While I can’t think of anything more boring than Hirst’s spot paintings, the outrage surrounding the works and their exhibition seems to be way more fascinating and possibly artistically important than the actual work themselves. ... We do hate this shit. And maybe that’s the point and has always been the point of Hirst’s work all along. Hirst strives to make the audience annoyed, horrified and angered whether its looking at a sawed-in-half calf or at an assistant-made spot painting. The power to make so many people so angry has to be an artistic victory on some level. No matter how fast and fickle the art world seems to be, Hirst seems to have the power to consistently monopolize art world discussion even if it is a negative one. ...

At the heart of it, maybe filmmaker John Waters is right when he said, “Isn’t that the job of contemporary art? To infuriate?”

And the same idea stated as bald praise by Germaine Greer in 2008:

Hirst is quite frank about what he doesn't do. He doesn't paint his triumphantly vacuous spot paintings.... His undeniable genius consists in getting people to buy them. Damien Hirst is a brand, because the art form of the 21st century is marketing. To develop so strong a brand on so conspicuously threadbare a rationale is hugely creative—revolutionary even. The whole stupendous gallimaufrey is a Vanitas, a reminder of futility and entropy. [Robert] Hughes still believes that great art can be guaranteed to survive the ravages of time, because of its intrinsic merit. Hirst knows better. The prices his work fetches are verifications of his main point; they are not the point. No one knows better than Hirst that consumers of his work are incapable of getting that point. ... [Hughes] asserts that there is no resonance in Hirst's work. Bob dear, the Sotheby's auction was the work.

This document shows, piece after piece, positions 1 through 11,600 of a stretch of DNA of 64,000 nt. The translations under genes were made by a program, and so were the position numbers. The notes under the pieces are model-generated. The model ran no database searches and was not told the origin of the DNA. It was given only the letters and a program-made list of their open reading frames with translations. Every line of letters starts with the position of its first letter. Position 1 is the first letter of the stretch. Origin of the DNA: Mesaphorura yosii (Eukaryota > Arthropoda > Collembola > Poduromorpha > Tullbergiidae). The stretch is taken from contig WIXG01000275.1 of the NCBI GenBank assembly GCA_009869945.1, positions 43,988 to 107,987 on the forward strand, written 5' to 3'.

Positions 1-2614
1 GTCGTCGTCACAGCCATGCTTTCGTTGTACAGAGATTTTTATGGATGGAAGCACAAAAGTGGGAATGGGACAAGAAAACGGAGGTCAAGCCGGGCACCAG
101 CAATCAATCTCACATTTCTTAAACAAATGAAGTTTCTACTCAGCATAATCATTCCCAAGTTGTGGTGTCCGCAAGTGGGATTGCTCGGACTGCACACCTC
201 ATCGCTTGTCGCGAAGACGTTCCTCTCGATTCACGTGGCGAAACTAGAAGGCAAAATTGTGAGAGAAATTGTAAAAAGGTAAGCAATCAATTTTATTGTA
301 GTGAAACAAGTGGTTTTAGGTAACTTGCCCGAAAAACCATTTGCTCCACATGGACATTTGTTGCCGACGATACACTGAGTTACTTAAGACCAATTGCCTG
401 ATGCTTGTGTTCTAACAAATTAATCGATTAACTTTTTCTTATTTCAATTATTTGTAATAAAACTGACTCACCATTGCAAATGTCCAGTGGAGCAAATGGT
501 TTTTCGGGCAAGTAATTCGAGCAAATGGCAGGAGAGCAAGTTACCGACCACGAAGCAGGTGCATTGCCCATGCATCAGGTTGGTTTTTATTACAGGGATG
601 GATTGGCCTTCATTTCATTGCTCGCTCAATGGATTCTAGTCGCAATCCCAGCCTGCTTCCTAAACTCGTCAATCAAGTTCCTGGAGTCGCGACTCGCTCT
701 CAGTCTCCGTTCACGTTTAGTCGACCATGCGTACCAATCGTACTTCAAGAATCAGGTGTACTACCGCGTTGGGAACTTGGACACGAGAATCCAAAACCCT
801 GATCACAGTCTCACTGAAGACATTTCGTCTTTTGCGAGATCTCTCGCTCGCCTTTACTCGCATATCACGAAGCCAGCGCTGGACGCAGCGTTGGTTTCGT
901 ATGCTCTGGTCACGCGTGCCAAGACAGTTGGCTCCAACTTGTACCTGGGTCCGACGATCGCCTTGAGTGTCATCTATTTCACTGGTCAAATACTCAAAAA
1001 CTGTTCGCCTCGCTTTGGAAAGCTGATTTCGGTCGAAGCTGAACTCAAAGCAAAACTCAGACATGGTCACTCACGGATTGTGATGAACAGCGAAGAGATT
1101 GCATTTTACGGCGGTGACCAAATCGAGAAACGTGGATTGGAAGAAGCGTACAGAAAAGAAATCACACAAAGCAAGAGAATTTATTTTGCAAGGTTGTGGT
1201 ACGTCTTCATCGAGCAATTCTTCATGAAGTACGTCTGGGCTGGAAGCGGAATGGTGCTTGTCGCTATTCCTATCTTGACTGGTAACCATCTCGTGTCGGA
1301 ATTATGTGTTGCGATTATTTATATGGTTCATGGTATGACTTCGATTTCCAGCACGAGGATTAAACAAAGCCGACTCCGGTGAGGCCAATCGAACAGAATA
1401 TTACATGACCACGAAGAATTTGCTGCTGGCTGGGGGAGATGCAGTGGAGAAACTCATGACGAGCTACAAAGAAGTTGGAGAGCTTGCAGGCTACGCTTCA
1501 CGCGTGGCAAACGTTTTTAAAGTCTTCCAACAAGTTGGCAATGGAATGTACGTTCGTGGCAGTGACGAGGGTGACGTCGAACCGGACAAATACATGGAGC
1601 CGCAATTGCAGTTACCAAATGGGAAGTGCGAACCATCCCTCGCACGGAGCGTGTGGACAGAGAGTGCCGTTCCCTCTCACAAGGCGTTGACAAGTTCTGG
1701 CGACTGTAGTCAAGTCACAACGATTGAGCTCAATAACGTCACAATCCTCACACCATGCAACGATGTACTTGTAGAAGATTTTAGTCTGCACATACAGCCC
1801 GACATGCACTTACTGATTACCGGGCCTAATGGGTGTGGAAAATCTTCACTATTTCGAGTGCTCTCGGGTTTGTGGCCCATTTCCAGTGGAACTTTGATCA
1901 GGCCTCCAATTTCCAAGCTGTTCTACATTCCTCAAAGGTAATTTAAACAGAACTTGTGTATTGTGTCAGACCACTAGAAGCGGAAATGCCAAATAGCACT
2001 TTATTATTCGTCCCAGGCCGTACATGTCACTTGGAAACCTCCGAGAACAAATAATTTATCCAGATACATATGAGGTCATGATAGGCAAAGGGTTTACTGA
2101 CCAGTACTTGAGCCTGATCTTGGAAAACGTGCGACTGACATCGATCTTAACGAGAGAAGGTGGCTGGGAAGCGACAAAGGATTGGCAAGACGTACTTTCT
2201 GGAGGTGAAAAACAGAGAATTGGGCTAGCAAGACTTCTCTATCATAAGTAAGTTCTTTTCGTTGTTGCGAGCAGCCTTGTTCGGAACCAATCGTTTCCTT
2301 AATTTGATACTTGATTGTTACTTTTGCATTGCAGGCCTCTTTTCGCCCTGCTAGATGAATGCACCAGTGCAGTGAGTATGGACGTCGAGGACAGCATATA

Willingly or unwillingly, into the black hole they go. This is because art appreciation—often a dubious exercise when applied to conceptual art anyway—is the wrong analytical framework for Hirst's work. The correct analytical framework is The Sixteen Commandments of Poon.

This piquant treatise was authored by a PUA who goes by the handle Heartiste. Substitute "art" or "the art world" for various mentions of women throughout the Commandments and Hirst's oeuvre makes perfect sense. Germane excerpts below: